Chris
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Offline LeeE

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Does life need water?
« Reply #4 on: 19/03/2010 22:15:41 »
So would we go so far as to say that water isn't essential for life?

Tricky one.  I don't think the statement can be declared to be definitively true, for there is no evidence of life occurring without water.  However, we only have a single environment (effectively a single sample) to base any answer upon, which is clearly inadequate for any definitive answer.

I could only go as far to say that the statement is probably true. [;)]
...And its claws are as big as cups, and for some reason it's got a tremendous fear of stamps! And Mrs Doyle was telling me it's got magnets on its tail, so if you're made out of metal it can attach itself to you! And instead of a mouth it's got four arses!

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Offline chris

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Does life need water?
« Reply #5 on: 20/03/2010 09:20:39 »
Would we called a prion an example of life? I ask since, if you were to define prions as a life form - because they can replicate and they could mutate - then that sort of life form could exist in multiple environments so long as the protein is denatured and can interact successfully with new host proteins to copy itself...

I never forget a face, but in your case I'll make an exception - Groucho Marx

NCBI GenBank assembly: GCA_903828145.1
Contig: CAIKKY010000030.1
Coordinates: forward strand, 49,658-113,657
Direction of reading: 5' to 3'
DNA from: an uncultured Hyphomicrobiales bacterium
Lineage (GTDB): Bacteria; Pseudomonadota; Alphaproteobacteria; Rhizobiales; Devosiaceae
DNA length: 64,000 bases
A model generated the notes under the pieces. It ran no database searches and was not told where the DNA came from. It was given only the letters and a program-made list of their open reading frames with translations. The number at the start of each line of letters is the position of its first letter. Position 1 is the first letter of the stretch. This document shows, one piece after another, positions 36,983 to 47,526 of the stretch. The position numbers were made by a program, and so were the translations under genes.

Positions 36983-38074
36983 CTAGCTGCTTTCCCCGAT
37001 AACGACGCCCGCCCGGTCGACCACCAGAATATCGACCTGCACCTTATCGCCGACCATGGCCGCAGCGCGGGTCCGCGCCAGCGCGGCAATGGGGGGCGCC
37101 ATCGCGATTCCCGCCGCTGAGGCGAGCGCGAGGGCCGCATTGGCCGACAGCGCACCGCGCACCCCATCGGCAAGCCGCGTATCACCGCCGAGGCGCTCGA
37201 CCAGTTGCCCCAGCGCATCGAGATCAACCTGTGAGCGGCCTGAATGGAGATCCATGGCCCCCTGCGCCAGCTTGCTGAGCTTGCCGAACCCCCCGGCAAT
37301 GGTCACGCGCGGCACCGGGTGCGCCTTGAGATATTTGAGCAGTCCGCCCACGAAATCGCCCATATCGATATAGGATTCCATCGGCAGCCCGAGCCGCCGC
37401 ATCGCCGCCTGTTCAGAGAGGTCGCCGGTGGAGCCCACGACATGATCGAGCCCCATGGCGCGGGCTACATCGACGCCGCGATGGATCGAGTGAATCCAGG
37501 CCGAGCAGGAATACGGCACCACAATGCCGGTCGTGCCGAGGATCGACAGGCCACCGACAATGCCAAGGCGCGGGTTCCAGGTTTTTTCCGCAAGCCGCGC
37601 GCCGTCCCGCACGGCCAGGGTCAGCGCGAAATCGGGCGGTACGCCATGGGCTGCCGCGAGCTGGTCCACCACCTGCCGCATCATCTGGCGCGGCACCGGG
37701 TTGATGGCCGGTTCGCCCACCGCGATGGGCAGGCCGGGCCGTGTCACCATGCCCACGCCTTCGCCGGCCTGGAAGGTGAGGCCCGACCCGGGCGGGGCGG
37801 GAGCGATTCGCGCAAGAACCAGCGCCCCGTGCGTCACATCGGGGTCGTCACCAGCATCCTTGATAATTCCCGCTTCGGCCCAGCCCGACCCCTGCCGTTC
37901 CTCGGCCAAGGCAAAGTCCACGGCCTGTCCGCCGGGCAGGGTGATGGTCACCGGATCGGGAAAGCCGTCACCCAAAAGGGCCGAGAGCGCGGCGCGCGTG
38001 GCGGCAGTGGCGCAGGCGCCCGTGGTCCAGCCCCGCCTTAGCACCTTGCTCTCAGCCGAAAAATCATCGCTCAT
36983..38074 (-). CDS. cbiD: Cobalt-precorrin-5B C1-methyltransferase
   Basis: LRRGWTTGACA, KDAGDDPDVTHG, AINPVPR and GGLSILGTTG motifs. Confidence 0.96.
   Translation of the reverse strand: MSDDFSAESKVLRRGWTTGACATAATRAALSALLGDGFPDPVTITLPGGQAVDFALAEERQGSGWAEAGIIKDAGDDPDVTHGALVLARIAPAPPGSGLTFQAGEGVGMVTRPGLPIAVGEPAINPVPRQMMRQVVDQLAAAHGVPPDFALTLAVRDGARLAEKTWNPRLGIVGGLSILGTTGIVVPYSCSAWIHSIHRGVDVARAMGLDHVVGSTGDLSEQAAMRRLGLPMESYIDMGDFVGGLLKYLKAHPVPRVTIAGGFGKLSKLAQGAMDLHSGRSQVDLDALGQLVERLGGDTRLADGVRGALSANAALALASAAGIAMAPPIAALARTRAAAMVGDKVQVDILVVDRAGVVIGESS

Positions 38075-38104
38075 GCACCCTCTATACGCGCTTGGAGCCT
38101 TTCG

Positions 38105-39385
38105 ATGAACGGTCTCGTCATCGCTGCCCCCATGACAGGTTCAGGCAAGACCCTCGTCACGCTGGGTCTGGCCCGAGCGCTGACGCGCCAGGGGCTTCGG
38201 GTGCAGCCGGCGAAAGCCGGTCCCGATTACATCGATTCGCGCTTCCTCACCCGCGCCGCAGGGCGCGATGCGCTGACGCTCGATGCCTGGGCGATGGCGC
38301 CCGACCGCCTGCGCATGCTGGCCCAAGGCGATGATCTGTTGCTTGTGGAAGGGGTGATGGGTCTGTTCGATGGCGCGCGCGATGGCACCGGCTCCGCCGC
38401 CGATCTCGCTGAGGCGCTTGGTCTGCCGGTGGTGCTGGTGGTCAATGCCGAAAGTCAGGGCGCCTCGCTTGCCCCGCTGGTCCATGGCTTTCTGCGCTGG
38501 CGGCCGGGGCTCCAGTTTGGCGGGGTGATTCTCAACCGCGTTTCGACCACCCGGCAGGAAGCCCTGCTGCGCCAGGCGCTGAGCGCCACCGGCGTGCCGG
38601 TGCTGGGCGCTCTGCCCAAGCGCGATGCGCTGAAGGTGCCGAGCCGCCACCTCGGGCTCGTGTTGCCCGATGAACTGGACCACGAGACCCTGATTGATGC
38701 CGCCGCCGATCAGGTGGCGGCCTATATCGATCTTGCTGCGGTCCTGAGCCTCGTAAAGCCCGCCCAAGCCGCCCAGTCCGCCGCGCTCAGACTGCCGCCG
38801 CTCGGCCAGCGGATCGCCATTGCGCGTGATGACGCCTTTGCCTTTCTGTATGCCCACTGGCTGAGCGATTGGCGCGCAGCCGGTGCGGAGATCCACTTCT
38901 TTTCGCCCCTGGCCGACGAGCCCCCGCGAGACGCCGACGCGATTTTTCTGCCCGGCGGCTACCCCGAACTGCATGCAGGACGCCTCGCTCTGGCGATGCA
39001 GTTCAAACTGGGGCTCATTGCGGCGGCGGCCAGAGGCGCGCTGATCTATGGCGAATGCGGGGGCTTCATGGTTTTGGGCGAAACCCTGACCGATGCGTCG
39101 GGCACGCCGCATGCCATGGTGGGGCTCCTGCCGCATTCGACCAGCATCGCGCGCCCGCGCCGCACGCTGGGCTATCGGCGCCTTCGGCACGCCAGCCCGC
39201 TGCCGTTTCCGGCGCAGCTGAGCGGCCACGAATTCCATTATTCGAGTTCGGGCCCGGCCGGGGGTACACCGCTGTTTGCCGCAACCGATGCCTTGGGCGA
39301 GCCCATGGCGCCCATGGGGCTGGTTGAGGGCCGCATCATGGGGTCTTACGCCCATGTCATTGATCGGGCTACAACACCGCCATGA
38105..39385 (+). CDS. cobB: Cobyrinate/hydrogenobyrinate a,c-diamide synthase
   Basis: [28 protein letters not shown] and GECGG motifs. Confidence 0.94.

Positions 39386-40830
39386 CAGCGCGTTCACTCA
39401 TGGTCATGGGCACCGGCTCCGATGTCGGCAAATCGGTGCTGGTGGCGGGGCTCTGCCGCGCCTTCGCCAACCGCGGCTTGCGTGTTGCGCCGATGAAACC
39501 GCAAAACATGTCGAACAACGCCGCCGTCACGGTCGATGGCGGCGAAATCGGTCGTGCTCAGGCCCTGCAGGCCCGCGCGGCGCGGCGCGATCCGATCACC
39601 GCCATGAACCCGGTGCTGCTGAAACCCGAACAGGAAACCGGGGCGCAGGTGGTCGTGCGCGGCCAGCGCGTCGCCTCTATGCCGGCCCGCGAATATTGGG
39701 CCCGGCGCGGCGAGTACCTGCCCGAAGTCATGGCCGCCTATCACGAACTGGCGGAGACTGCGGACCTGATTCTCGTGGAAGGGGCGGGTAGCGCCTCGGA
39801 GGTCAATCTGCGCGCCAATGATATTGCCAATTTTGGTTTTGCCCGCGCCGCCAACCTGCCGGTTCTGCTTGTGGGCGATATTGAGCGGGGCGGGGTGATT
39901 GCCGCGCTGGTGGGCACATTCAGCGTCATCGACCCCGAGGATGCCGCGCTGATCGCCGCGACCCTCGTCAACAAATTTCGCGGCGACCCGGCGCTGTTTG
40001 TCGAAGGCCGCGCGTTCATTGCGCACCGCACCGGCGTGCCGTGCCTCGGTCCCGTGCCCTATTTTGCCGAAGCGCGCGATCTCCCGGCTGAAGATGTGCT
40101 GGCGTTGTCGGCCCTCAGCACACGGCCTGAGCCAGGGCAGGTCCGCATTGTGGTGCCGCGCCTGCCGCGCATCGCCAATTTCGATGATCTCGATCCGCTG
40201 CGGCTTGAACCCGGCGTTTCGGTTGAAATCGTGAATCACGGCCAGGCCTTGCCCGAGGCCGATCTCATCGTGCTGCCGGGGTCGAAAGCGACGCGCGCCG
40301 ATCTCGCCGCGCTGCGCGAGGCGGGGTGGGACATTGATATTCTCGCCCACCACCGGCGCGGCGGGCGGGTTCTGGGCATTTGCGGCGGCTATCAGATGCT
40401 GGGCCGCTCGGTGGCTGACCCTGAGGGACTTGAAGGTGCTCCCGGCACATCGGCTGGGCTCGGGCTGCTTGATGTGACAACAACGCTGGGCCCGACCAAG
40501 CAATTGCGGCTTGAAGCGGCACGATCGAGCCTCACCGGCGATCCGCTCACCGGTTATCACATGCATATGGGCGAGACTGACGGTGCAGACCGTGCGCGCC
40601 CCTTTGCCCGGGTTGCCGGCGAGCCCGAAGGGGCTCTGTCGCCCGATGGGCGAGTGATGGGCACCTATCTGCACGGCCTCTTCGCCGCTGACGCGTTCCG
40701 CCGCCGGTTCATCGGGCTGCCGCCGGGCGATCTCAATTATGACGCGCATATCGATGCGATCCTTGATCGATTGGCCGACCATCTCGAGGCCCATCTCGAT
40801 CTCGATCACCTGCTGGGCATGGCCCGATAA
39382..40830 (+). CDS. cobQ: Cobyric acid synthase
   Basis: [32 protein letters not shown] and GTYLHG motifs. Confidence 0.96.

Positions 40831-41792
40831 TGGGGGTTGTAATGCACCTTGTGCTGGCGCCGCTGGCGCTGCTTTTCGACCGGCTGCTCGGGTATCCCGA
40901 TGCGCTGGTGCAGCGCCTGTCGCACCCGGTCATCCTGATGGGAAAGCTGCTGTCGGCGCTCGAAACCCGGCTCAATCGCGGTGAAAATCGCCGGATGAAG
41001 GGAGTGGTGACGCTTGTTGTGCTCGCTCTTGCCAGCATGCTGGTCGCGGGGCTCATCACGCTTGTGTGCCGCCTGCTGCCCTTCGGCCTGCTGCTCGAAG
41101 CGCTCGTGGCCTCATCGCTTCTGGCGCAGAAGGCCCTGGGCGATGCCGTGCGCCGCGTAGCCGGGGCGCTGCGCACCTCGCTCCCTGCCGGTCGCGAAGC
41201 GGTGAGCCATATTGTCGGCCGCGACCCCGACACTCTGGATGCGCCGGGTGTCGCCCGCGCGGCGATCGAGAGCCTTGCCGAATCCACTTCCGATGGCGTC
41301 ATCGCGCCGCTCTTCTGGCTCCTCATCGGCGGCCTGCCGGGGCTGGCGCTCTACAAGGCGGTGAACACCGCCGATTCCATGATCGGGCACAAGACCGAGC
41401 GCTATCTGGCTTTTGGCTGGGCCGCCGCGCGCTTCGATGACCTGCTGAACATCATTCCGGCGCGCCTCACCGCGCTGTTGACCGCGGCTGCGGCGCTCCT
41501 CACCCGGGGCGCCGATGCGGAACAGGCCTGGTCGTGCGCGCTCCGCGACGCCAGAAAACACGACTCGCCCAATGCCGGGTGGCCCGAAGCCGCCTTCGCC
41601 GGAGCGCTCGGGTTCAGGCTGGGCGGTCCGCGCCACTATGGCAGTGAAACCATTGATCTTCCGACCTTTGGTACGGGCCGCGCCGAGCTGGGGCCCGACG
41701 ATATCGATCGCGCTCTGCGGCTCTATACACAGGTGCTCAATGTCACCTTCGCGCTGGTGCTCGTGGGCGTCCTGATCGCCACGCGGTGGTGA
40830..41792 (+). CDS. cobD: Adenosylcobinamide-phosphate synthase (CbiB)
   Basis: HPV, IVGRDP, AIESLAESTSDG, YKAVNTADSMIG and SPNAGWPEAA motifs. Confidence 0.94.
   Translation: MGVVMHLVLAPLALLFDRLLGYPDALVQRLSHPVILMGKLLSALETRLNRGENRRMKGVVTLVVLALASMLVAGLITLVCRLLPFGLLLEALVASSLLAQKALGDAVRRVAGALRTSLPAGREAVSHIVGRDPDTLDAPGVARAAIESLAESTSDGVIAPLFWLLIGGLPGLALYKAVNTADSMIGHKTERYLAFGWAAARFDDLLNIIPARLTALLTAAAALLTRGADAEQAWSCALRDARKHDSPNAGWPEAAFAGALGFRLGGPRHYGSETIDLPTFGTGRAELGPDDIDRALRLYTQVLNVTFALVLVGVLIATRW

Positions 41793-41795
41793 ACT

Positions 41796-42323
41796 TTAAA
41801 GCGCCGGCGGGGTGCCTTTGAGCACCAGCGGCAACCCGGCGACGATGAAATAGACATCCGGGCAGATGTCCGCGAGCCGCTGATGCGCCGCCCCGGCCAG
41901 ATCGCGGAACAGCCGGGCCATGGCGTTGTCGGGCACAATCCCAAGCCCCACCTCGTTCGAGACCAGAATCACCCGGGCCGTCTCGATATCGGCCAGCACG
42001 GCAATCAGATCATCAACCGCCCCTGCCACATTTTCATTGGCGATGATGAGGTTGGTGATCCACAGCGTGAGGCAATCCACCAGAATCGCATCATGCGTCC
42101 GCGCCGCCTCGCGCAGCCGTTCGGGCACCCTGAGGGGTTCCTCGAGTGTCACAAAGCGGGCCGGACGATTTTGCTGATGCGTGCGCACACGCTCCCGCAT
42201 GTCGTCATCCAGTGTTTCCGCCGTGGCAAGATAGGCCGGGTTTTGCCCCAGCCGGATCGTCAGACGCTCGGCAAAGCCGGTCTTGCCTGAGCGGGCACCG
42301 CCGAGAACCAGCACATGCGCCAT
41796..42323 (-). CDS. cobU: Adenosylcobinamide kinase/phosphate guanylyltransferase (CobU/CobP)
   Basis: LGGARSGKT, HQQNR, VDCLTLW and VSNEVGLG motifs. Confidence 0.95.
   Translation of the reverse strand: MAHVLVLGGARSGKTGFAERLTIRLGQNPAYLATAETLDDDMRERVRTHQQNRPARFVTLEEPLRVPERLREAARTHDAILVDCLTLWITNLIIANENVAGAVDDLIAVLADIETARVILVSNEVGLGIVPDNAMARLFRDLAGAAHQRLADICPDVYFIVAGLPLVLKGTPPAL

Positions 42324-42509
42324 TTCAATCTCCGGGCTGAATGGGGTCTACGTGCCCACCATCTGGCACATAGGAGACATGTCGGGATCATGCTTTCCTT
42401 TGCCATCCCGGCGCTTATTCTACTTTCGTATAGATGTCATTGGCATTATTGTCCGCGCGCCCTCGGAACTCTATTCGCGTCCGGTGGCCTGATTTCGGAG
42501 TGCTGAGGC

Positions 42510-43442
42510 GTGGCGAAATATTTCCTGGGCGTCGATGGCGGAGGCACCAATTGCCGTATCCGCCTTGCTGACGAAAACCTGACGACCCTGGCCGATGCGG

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Offline LeeE

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Does life need water?
« Reply #6 on: 20/03/2010 15:46:32 »
Talk of specific aspects of biology leads me rapidly out of my depth, but if prions can replicate and mutate then if they're not regarded as lifeforms they must be about as close as you can get, and a single mutation may be all that it might need to cross the dividing boundary.

I think they key is being able to interact: mobility would seem to be a prerequisite.  Fluid environments permit this, including fluids other than water, but see also my earlier mention of speculation (by others) about life forming in the atmospheres of gas giant planets, and even in space.
...And its claws are as big as cups, and for some reason it's got a tremendous fear of stamps! And Mrs Doyle was telling me it's got magnets on its tail, so if you're made out of metal it can attach itself to you! And instead of a mouth it's got four arses!

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Offline Samvolta

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Does life need water?
« Reply #7 on: 24/03/2010 15:55:21 »
I've heard of a possibility that an ammonia based life form is possible with liquid methane being its water equivalent in carbon based life. Uranus' moon Titan has scientists wondering whether or not rudimentary forms of such life has occurred in our solar system. Theory aside, it also depends on what definition of life you actually use. If life encompasses viruses/prions, then no not all terrestrial life requires water.